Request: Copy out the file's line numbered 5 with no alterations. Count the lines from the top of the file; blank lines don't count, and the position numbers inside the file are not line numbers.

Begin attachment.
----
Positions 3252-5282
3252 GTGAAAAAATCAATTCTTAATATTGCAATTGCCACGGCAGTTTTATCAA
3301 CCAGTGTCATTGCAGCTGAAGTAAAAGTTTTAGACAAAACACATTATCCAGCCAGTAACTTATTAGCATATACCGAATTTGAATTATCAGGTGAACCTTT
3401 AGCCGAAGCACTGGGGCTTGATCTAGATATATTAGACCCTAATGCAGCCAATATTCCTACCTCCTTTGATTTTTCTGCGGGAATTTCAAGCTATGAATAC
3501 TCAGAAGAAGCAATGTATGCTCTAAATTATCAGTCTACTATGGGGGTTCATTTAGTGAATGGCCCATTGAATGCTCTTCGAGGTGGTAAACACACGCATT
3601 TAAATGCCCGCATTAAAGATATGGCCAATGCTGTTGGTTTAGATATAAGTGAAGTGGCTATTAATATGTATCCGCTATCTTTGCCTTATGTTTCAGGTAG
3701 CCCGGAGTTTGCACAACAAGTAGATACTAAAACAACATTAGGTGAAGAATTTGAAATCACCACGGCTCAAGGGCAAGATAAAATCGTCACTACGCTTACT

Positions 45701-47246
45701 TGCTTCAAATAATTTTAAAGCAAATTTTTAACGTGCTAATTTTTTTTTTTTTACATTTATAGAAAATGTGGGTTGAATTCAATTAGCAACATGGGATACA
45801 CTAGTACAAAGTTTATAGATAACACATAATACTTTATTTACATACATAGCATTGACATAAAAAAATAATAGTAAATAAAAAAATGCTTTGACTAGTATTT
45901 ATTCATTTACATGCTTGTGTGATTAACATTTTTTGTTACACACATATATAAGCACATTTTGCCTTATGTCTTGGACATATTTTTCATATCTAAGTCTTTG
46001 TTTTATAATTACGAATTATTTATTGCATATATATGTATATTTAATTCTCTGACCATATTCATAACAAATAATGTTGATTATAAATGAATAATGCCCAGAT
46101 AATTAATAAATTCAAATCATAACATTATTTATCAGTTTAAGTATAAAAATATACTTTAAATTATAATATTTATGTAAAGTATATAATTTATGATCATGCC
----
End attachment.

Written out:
3501 TCAGAAGAAGCAATGTATGCTCTAAATTATCAGTCTACTATGGGGGTTCATTTAGTGAATGGCCCATTGAATGCTCTTCGAGGTGGTAAACACACGCATT